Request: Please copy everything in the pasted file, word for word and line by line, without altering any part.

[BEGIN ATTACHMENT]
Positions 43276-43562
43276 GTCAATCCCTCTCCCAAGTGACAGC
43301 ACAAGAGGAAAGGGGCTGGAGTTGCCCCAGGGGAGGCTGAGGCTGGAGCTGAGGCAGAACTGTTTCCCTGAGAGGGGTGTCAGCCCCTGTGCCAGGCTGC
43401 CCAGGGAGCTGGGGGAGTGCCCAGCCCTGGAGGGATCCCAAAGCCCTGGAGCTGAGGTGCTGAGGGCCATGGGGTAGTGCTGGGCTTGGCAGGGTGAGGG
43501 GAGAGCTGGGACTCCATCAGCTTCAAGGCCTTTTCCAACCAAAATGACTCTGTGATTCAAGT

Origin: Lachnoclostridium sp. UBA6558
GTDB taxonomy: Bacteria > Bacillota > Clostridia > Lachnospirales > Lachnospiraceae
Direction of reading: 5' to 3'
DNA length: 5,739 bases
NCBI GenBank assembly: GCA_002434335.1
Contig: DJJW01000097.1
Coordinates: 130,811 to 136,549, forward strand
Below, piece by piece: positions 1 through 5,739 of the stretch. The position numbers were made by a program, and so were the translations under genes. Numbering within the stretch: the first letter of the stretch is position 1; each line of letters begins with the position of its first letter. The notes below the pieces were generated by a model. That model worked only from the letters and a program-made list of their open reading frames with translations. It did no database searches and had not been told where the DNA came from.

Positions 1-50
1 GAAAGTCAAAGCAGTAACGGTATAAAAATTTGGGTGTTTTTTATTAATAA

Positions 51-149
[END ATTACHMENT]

Positions 43276-43562
43276 GTCAATCCCTCTCCCAAGTGACAGC
43301 ACAAGAGGAAAGGGGCTGGAGTTGCCCCAGGGGAGGCTGAGGCTGGAGCTGAGGCAGAACTGTTTCCCTGAGAGGGGTGTCAGCCCCTGTGCCAGGCTGC
43401 CCAGGGAGCTGGGGGAGTGCCCAGCCCTGGAGGGATCCCAAAGCCCTGGAGCTGAGGTGCTGAGGGCCATGGGGTAGTGCTGGGCTTGGCAGGGTGAGGG
43501 GAGAGCTGGGACTCCATCAGCTTCAAGGCCTTTTCCAACCAAAATGACTCTGTGATTCAAGT

Origin: Lachnoclostridium sp. UBA6558
GTDB taxonomy: Bacteria > Bacillota > Clostridia > Lachnospirales > Lachnospiraceae
Direction of reading: 5' to 3'
DNA length: 5,739 bases
NCBI GenBank assembly: GCA_002434335.1
Contig: DJJW01000097.1
Coordinates: 130,811 to 136,549, forward strand
Below, piece by piece: positions 1 through 5,739 of the stretch. The position numbers were made by a program, and so were the translations under genes. Numbering within the stretch: the first letter of the stretch is position 1; each line of letters begins with the position of its first letter. The notes below the pieces were generated by a model. That model worked only from the letters and a program-made list of their open reading frames with translations. It did no database searches and had not been told where the DNA came from.

Positions 1-50
1 GAAAGTCAAAGCAGTAACGGTATAAAAATTTGGGTGTTTTTTATTAATAA

Positions 51-149